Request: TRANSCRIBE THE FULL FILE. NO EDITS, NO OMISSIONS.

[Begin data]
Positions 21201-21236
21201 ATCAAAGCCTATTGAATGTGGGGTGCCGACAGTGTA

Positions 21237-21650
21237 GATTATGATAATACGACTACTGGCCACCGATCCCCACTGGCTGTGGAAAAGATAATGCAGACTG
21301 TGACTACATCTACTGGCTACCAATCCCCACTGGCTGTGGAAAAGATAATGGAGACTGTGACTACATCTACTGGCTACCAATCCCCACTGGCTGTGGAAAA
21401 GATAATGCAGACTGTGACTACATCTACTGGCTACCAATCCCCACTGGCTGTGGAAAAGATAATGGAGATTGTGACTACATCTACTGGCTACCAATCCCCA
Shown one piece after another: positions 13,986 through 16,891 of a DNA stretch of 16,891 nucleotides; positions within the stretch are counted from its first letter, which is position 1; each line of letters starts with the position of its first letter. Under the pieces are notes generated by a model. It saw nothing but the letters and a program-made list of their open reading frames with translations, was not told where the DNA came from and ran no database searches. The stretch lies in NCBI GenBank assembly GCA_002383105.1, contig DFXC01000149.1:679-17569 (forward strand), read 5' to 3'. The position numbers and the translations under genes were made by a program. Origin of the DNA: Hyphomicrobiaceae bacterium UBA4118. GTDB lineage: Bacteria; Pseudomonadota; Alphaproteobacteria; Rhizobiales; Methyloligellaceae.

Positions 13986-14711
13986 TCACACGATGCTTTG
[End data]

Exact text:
Positions 21201-21236
21201 ATCAAAGCCTATTGAATGTGGGGTGCCGACAGTGTA

Positions 21237-21650
21237 GATTATGATAATACGACTACTGGCCACCGATCCCCACTGGCTGTGGAAAAGATAATGCAGACTG
21301 TGACTACATCTACTGGCTACCAATCCCCACTGGCTGTGGAAAAGATAATGGAGACTGTGACTACATCTACTGGCTACCAATCCCCACTGGCTGTGGAAAA
21401 GATAATGCAGACTGTGACTACATCTACTGGCTACCAATCCCCACTGGCTGTGGAAAAGATAATGGAGATTGTGACTACATCTACTGGCTACCAATCCCCA
Shown one piece after another: positions 13,986 through 16,891 of a DNA stretch of 16,891 nucleotides; positions within the stretch are counted from its first letter, which is position 1; each line of letters starts with the position of its first letter. Under the pieces are notes generated by a model. It saw nothing but the letters and a program-made list of their open reading frames with translations, was not told where the DNA came from and ran no database searches. The stretch lies in NCBI GenBank assembly GCA_002383105.1, contig DFXC01000149.1:679-17569 (forward strand), read 5' to 3'. The position numbers and the translations under genes were made by a program. Origin of the DNA: Hyphomicrobiaceae bacterium UBA4118. GTDB lineage: Bacteria; Pseudomonadota; Alphaproteobacteria; Rhizobiales; Methyloligellaceae.

Positions 13986-14711
13986 TCACACGATGCTTTG